It is amazing to watch how quickly a society can change. These are strange and furious times we are seeing, and it’s hard to know when we’ll be getting back to normal, or even what “normal” will mean when we get there. One thing that seems to be a solid bet is that the environment is going to take a beating, and society isn’t going to care as much as it did before (which isn’t saying much, I know).
But it’s not a joke. Due to the pandemic, the EPA has decided it will no longer enforce its own regulations. The plastics manufacturers are lobbying the Federal government pretty hard to mandate single-use plastic packaging as a health benefit. The same people whose actions caused those regulations to be put in place, those same people and corporations will still be doing their work, even if the EPA is not. And society, outside of a few cranks here and there, will not even notice. The environment and its associated issues are not a priority when people are concerned about the simple act of staying alive.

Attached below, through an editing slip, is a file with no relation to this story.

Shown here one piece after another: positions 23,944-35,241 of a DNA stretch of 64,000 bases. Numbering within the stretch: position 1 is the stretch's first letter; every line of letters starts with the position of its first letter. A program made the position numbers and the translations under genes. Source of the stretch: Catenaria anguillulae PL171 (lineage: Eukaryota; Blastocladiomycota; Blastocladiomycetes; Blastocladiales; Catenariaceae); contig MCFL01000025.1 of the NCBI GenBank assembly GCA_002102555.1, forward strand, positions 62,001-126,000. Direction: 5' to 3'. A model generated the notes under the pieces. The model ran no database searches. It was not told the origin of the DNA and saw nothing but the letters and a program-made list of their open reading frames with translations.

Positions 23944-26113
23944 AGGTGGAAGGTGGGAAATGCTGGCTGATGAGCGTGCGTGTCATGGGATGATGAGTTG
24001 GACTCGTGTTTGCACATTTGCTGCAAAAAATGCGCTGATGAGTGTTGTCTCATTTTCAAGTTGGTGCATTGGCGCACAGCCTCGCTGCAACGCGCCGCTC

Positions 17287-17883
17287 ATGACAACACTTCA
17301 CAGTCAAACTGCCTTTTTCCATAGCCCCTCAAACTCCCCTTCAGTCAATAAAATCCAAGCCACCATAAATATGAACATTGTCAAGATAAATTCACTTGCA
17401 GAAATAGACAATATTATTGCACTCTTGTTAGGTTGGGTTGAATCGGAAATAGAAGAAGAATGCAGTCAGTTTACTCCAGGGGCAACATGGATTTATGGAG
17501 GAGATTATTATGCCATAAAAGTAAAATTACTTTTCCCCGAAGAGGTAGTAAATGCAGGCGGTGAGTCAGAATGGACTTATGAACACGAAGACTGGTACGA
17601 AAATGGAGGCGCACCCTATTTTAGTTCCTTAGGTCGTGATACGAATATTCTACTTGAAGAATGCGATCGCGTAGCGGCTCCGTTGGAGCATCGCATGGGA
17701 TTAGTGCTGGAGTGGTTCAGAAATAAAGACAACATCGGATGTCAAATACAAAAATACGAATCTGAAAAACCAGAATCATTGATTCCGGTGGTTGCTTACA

It’s understandable. In the same way that Abe Maslow described human existence as a pyramid of needs, where one level needs to be established before the next level can be built, this current situation is showing us how our society is constructed. There are circles of concern that we establish, and basic needs, things like safety, food and shelter for ourselves and our families are among the items in that first circle. Which is precisely where we’re at right now, and that first circle is as far as we can conceive at the moment.
There are, however, connections that we don’t see, that are perhaps not immediately obvious. Humans are not separate from their environment. We are integral parts of our world, same as the salmon, the eagle or the orca. What happens in one place has effects in others, something that we really ought to have learned by now. It is this imaginary separation that we cling to, between human life and every other kind of life, that is at the heart of the problem.
We will learn this lesson, even if it kills us.